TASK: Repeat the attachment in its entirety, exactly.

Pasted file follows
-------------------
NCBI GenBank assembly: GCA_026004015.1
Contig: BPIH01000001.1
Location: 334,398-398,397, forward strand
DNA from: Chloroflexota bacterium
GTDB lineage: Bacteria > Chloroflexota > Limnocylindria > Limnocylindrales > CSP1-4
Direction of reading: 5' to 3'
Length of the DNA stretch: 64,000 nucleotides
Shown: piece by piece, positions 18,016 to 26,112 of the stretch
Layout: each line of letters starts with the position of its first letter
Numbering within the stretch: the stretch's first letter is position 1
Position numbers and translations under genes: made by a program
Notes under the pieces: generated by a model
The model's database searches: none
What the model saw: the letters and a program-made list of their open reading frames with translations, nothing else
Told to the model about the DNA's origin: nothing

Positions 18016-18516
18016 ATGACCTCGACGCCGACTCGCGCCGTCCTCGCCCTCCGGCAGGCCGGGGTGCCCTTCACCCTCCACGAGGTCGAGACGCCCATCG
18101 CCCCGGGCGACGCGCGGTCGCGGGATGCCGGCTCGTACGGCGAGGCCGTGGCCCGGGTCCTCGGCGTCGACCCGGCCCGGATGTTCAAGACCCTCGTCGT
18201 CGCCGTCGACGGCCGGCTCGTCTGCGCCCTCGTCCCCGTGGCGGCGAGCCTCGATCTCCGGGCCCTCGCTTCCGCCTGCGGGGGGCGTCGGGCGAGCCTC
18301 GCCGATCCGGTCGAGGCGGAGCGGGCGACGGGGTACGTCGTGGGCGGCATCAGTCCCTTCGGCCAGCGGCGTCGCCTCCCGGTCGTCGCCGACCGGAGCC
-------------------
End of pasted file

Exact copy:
NCBI GenBank assembly: GCA_026004015.1
Contig: BPIH01000001.1
Location: 334,398-398,397, forward strand
DNA from: Chloroflexota bacterium
GTDB lineage: Bacteria > Chloroflexota > Limnocylindria > Limnocylindrales > CSP1-4
Direction of reading: 5' to 3'
Length of the DNA stretch: 64,000 nucleotides
Shown: piece by piece, positions 18,016 to 26,112 of the stretch
Layout: each line of letters starts with the position of its first letter
Numbering within the stretch: the stretch's first letter is position 1
Position numbers and translations under genes: made by a program
Notes under the pieces: generated by a model
The model's database searches: none
What the model saw: the letters and a program-made list of their open reading frames with translations, nothing else
Told to the model about the DNA's origin: nothing

Positions 18016-18516
18016 ATGACCTCGACGCCGACTCGCGCCGTCCTCGCCCTCCGGCAGGCCGGGGTGCCCTTCACCCTCCACGAGGTCGAGACGCCCATCG
18101 CCCCGGGCGACGCGCGGTCGCGGGATGCCGGCTCGTACGGCGAGGCCGTGGCCCGGGTCCTCGGCGTCGACCCGGCCCGGATGTTCAAGACCCTCGTCGT
18201 CGCCGTCGACGGCCGGCTCGTCTGCGCCCTCGTCCCCGTGGCGGCGAGCCTCGATCTCCGGGCCCTCGCTTCCGCCTGCGGGGGGCGTCGGGCGAGCCTC
18301 GCCGATCCGGTCGAGGCGGAGCGGGCGACGGGGTACGTCGTGGGCGGCATCAGTCCCTTCGGCCAGCGGCGTCGCCTCCCGGTCGTCGCCGACCGGAGCC